Parson William Hogarth stood under cover of the lychgate, awaiting the arrival of the body of dear departed brother Jeremiah Stodart with some foreboding. The family were known to the good people of the Kent hamlet of Beckenham as drunkards and ne’er-do-wells and the affair was as likely to end in an unholy debauch as it was to be a sober and somber interment. It did not help that the heavens had opened up, and the parson’s cassock was subjected to considerable muddy splashings from the wind blowing in the torrential rains.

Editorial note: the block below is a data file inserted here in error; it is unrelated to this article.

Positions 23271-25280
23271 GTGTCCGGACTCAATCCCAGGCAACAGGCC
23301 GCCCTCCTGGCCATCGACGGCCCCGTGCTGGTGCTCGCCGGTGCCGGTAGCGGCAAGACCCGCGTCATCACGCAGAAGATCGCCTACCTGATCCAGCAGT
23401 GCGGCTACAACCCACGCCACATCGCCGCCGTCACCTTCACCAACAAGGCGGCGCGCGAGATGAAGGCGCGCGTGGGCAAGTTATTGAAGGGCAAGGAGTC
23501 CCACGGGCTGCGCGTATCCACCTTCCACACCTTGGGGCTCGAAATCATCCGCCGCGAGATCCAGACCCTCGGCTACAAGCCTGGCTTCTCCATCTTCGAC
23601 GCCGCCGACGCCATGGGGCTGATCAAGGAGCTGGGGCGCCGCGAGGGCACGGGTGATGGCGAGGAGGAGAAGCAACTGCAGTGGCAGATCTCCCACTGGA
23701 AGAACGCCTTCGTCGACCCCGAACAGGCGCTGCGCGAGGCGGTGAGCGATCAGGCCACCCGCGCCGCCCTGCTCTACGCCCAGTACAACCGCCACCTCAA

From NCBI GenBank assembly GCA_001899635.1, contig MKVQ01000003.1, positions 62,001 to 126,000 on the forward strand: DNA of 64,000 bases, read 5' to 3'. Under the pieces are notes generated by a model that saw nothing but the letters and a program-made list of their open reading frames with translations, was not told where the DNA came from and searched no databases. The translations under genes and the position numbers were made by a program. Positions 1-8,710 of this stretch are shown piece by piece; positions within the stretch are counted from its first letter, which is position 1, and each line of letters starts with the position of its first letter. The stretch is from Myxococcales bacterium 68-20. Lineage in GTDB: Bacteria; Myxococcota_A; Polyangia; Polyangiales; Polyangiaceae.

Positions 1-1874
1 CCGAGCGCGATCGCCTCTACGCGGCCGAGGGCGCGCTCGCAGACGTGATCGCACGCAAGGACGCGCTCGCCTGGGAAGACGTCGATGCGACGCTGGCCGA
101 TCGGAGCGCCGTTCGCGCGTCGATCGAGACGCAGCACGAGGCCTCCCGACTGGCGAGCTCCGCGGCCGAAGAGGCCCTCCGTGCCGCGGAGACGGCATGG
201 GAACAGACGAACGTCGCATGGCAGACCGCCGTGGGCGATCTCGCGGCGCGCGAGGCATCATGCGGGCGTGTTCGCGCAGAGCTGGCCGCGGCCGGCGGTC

He might have expected the burial party to be late. When it eventually arrived, the motley cortege consisted of assorted rural labourers, sporting their best hats and cleanest smocks, some clearly staggering from a morning spent imbibing their breakfast. Thankfully the body was borne upon a cart rather than being taken up on the shoulders of the brethren, who would undoubtedly have dropped the cadaver in their drunken state. A rude cloth covered the mortal remains of the deceased and dragged in the mud and horse shit. Hogarth was thankful that he would not have to handle the earthly remains of the deceased.
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